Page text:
“Leukemia is tough. But I’m tougher!” The Story of a 7 Year-Old's Courageous Cancer Battle
When seven year old Ben Manzi of Springfield was a toddler, he would routinely announce that “when I grow up, I’m going to be a superhero. For my disguise, I’ll be a doctor!” His mother, Kati, had no way of knowing that in a matter of years, Ben would need superhero strength in an unimaginable battle: cancer.
”He has always been drawn to superheroes, I think they have similar souls,” Kati said. “He is brave, smart, honest, and positive. He stands for what is right and fair. He is a light in darkness. He loves freely. And he’s tough!”
Ben was diagnosed on December 4, 2015 with Acute Lymphoblastic Leukemia, and immediately began a treatment regimen that includes different types of chemotherapy-including lumbar punctures, IV infusions, and at-home meds.
“Ben’s leukemia diagnosis affected everyone who knows him,” Kati said. “Every little thing that someone did for us, and this kindness continues presently, has lent us strength and courage, and continues to do so. When I feel I am reaching the end of my emotional reserves, inevitably we receive a kind gesture that rekindles my strength. It doesn’t take much. Usually a hug, or a text checking up on us is enough!”
Inspired by Ben’s courage and in an effort to repay the genuine kindness that Kati and her family have experienced, Team BAM was created to reflect Ben’s initials. The goals of the charity organization include spreading childhood leukemia awareness, supporting other families who have children with cancer, and making donations to worthy organizations. Team BAM made quick work in fundraising in support of Baystate Children’s Hospital, including new pediatric wheelchairs and toys for sick kids. Kati says that Ben’s experiences with the Child Life Department have allowed him to smile at the site of his favorite toys and snacks, ease his nerves about being hospitalized, all while still enjoying being a little boy. The age-appropriate wheelchairs, meanwhile, help to make children feel more comfortable when hospitalized.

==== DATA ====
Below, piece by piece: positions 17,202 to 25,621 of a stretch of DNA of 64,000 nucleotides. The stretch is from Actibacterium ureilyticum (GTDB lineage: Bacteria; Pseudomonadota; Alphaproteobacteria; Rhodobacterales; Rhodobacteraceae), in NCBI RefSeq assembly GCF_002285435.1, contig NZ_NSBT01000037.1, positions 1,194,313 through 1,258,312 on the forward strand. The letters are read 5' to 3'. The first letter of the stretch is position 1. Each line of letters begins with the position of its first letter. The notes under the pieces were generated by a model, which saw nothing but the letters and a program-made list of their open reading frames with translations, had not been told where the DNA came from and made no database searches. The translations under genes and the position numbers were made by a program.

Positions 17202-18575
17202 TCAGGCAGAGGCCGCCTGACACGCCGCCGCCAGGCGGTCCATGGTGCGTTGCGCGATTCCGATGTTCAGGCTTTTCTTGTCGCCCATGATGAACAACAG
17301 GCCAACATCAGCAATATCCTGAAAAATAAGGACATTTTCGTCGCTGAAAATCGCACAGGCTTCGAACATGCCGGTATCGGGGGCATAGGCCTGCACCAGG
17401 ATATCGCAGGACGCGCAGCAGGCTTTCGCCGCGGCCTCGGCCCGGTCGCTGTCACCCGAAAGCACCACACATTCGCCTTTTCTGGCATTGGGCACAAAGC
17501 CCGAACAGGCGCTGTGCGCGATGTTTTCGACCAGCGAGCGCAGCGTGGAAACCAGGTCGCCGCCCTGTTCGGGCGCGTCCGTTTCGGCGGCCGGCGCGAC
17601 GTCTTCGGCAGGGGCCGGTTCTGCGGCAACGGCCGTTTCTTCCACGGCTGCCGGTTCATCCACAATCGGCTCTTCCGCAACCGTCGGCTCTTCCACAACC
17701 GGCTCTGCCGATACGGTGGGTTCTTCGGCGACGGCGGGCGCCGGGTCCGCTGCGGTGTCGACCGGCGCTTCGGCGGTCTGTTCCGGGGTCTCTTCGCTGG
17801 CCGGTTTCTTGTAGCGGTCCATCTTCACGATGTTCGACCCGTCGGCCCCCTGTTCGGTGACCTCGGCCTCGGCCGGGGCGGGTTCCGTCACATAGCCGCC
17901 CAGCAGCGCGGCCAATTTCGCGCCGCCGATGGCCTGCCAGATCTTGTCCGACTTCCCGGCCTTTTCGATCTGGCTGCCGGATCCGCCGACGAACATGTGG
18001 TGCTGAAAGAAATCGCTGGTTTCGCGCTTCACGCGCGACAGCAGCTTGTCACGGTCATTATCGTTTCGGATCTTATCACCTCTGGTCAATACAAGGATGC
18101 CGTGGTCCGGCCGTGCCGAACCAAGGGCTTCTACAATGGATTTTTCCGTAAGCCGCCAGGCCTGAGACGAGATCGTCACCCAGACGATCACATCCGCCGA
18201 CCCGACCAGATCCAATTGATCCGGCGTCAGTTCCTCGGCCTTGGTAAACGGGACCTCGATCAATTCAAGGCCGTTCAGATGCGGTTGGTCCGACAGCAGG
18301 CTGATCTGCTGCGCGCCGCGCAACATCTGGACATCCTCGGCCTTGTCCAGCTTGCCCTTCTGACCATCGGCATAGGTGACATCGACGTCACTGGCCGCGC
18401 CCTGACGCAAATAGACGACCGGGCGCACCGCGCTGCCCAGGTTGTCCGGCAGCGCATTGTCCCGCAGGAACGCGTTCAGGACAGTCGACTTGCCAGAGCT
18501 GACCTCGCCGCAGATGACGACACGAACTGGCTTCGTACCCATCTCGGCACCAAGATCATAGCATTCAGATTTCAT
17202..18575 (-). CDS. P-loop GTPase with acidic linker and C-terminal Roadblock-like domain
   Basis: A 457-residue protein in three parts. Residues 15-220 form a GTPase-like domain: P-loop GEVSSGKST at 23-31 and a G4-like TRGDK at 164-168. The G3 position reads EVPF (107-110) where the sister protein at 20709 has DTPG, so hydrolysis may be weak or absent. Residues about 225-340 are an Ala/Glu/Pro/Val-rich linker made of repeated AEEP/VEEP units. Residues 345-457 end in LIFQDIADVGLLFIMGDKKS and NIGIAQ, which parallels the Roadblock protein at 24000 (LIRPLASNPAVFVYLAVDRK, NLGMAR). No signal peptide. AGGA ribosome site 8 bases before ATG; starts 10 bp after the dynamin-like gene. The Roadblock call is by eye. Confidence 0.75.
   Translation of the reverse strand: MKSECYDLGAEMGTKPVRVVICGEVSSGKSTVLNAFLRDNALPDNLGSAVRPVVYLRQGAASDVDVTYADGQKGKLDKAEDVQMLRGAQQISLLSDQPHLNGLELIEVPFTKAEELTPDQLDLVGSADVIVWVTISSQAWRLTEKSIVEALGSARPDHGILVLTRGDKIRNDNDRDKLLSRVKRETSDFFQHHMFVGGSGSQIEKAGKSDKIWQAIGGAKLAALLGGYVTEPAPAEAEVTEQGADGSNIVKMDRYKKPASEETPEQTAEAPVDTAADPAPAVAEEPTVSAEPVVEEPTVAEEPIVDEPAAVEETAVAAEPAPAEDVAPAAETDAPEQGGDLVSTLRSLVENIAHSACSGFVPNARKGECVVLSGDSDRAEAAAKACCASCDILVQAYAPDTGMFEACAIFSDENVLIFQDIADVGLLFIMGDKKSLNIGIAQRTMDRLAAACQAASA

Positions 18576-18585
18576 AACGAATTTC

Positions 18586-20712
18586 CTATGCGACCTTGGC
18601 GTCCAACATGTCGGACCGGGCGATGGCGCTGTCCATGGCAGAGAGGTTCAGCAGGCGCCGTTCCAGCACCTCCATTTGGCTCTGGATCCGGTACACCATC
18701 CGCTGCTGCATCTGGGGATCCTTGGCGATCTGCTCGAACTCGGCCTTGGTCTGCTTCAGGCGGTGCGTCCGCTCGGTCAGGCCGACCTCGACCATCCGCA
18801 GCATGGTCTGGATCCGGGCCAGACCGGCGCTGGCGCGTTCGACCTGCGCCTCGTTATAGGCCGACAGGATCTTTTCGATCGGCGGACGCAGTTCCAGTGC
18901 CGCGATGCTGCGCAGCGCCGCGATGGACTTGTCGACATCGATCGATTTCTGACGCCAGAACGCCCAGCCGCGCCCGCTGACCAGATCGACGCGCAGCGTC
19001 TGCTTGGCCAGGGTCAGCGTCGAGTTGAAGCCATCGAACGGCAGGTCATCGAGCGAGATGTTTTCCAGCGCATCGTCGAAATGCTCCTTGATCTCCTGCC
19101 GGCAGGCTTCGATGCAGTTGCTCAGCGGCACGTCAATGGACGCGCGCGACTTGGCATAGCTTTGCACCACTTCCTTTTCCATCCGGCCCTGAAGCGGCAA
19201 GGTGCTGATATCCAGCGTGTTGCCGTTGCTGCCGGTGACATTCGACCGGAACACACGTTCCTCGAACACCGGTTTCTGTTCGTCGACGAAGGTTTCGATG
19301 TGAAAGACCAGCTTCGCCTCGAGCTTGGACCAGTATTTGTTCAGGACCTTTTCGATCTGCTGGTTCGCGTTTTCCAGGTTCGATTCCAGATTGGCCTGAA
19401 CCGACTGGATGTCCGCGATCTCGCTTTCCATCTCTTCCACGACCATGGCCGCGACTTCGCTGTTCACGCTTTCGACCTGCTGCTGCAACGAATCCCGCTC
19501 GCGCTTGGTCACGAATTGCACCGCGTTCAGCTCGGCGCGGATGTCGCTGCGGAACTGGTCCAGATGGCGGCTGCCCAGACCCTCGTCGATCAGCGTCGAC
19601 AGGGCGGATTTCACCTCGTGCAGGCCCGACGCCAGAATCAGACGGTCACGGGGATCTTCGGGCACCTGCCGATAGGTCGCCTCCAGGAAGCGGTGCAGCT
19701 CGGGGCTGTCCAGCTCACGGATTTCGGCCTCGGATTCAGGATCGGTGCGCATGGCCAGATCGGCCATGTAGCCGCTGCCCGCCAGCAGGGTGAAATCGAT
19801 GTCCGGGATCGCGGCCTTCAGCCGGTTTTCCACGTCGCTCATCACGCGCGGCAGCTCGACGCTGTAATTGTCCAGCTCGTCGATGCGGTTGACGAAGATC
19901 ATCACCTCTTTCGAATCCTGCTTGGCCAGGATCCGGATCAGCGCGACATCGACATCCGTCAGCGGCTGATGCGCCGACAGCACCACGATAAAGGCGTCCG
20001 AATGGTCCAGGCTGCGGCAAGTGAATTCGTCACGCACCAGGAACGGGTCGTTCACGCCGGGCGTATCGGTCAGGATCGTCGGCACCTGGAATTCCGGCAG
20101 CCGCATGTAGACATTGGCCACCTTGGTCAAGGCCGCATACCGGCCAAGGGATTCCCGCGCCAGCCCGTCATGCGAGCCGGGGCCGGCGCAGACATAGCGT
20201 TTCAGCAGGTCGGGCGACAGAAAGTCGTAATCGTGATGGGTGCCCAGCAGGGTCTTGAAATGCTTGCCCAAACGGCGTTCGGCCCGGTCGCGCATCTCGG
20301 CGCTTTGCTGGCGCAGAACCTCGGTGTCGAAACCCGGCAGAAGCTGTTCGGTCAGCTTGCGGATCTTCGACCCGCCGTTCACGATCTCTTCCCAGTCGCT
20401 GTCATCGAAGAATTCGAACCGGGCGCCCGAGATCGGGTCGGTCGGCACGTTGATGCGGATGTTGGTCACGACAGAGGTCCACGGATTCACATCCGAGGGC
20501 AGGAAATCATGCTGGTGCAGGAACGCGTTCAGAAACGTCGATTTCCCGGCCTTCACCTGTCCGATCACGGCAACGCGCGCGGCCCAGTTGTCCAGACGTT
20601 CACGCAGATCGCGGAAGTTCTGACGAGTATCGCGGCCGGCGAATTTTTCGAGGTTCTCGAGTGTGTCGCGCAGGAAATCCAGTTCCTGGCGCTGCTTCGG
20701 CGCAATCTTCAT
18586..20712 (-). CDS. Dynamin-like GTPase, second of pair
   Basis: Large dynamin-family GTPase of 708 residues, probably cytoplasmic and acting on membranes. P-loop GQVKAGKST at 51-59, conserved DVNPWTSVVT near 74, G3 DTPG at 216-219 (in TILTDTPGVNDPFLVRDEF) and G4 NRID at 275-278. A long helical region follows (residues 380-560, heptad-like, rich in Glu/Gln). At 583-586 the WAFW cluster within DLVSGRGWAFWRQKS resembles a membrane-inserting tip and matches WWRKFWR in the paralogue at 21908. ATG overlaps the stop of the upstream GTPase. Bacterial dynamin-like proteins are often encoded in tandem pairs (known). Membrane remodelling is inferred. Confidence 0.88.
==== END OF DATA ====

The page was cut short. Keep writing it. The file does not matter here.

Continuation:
“Ben and his brother were really excited to pick out toys for the kids at the hospital! I am grateful that Ben is treated at Baystate. It is a wonderful facility with exceptional staff, who make an effort to place the children first.,” Kati said. “They really care about Ben’s well-being. My emotional burden is lighter knowing that Ben is well cared for by exceptionally knowledgeable and attentive medical personnel. Not only do they get to know Ben, they get to know me, and I feel that our whole family is supported.”
A True Superhero
Kati says that while Ben is battling leukemia, his imitation of Captain America remains on point. He still garners strength to play with his little brother, Gabe. He loves playing Minecraft, going for a hike, and above all else -- Legos! In every way, Ben refuses to let cancer get the best of him, and his family is following his lead.
“This experience is life changing. It is hard. It is painful. It stretches and pulls the fibers of your being. I have memories etched deep in my heart that I think will always hurt to remember,” Kati said. “But at the same time, there is such joy. One gains an appreciation for the small things, and clearer vision of what’s really important in life, when something like this happens. We have deeper empathy, more patience, and stronger love. I have always thought that in general, people are good. This experience has proven that to be true.”
Ben’s battle is continuing, and he will receive chemotherapy treatments for about three years. His family is focused on being positive, which serves to reaffirm Ben’s courage. Kati says he will often remind his family that “Leukemia is tough. But I’m tougher!”
As tough as a superhero.